Orange & Rockland had relied heavily on an outside consultant from the beginning of their venture into broadcasting, as station General Managers reported to management in a non-regulated natural gas division. Faced with several underperforming properties, in mid-1993 the utility hired a successful and experienced broadcaster, Don Schwartz, to oversee its radio properties in New York, New Jersey, Maine and Illinois. With new management in place in 1994, WKOJ had updated its play list, secured the local rights to Woodstock '94, jettisoned most pre-1975 titles, added Joe Kelly as the station's voice, built a new morning team around Joe Thomas (imported from WRCN, Long Island) and production director Chris Rogers and became "Today's Best Rock." The station’s new approach yielded an immediate ratings rebound and a strong showing in the 18-34 demographic. However, O&R was anxious to leave radio ownership amid a management scandal at the parent company. Ownership deregulation brought lucrative offers to their doorstep. O&R sold all of their radio holdings in 1995. Rather than compete with WKOJ, WPDH owner Rob Dyson's Crystal Radio Group bought WALL/WKOJ and positioned the FM station to take audience from K-104 and simultaneously protect WPDH from an active rock competitor.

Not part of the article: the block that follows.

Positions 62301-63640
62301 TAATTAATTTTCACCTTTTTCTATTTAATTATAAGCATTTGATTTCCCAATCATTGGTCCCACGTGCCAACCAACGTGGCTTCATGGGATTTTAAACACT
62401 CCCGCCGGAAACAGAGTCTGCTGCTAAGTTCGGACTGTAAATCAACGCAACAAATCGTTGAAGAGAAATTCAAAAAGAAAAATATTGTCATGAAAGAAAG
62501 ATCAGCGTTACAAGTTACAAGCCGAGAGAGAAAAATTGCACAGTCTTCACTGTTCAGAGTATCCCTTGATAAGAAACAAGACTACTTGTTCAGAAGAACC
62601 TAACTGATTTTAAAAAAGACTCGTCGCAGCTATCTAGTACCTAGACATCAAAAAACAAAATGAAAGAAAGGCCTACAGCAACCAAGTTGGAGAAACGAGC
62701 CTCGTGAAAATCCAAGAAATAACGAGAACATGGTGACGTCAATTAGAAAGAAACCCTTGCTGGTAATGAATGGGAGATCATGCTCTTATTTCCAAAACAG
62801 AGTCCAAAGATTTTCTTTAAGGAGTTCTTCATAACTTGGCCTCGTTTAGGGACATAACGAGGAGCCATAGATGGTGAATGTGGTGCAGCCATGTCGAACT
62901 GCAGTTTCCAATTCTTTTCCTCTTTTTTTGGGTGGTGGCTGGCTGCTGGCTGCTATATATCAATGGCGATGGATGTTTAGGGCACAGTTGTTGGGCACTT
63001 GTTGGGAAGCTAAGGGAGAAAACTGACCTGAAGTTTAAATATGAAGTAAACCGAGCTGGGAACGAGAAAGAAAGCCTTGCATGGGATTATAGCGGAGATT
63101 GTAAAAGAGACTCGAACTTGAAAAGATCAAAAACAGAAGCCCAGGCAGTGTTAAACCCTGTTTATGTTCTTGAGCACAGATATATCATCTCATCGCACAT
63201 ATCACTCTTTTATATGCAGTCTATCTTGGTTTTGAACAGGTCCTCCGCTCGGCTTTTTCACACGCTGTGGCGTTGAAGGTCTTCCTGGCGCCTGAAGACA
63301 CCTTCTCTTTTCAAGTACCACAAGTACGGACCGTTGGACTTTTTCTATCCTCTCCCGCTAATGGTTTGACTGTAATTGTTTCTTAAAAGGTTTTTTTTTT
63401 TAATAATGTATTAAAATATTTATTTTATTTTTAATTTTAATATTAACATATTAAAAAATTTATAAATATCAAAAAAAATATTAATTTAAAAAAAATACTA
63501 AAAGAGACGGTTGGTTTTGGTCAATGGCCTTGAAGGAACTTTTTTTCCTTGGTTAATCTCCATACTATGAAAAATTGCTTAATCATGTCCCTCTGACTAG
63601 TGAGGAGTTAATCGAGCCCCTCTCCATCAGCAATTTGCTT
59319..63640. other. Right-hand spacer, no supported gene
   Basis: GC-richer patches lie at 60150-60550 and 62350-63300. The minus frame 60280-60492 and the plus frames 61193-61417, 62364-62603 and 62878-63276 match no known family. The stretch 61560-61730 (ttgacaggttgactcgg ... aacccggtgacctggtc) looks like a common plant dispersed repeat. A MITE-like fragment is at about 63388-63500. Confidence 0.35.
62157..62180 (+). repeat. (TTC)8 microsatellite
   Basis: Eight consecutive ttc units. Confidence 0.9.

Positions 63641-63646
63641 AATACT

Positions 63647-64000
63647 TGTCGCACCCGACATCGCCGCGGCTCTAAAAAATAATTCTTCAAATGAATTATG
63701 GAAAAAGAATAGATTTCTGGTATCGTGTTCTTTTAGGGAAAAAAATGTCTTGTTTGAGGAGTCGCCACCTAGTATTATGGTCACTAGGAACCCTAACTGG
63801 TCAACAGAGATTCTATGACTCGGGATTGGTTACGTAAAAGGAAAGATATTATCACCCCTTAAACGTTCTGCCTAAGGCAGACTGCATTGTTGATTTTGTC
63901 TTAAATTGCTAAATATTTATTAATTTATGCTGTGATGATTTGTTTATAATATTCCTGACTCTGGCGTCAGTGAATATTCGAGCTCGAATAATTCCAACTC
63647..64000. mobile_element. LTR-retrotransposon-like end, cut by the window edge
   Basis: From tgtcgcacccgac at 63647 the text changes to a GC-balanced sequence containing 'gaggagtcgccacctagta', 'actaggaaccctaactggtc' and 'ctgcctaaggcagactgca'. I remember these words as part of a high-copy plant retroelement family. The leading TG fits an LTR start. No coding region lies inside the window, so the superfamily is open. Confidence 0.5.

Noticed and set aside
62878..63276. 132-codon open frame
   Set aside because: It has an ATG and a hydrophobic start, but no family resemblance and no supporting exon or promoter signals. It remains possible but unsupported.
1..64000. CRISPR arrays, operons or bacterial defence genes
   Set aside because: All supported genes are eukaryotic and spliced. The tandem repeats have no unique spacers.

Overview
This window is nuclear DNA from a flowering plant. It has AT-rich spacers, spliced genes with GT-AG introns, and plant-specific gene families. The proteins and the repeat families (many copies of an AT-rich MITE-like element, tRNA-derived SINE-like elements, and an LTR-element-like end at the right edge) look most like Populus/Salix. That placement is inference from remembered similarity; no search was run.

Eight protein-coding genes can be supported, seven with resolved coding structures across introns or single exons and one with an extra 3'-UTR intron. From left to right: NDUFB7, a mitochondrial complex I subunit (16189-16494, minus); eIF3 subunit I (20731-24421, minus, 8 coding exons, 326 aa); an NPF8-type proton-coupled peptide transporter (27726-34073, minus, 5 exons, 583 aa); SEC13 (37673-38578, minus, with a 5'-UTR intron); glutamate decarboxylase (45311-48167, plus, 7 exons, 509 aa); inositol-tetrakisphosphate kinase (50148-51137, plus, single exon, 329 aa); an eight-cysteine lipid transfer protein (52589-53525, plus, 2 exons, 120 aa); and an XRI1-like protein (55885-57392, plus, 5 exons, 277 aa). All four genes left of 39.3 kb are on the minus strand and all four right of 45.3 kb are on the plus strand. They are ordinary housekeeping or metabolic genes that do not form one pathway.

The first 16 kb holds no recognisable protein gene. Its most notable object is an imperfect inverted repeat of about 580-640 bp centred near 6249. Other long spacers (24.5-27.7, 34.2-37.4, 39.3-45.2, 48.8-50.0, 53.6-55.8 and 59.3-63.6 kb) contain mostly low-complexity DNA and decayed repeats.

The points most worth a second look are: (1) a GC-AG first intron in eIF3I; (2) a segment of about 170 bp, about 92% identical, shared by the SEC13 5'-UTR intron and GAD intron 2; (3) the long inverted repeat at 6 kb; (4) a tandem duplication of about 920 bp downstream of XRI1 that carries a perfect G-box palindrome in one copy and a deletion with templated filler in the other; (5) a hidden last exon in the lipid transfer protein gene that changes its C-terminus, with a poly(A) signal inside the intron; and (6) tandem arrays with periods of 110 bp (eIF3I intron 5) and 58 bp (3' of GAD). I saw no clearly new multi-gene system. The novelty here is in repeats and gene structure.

1995 to present

On April 3, 1995 at 10:00 a.m., WKOJ's format gave way to "The Rock Revolution" of WRRV, a format that is still in effect though with the new tagline "The New Rock Alternative". Andrew Boris (who goes by his last name only on the radio) was the Rock Revolution's first DJ and hosted the morning show from the format change in 1995 until his retirement in early 2012, after which he was replaced by Deuce. He is still currently the station's program director.[1] His former co-host Jen Coudrey died of sarcoma in June 2009. The station has set up the Jennifer Coudrey Scholarship Fund, which helps women pursuing careers in physical therapy.[2]

Evolutions of WRRV's format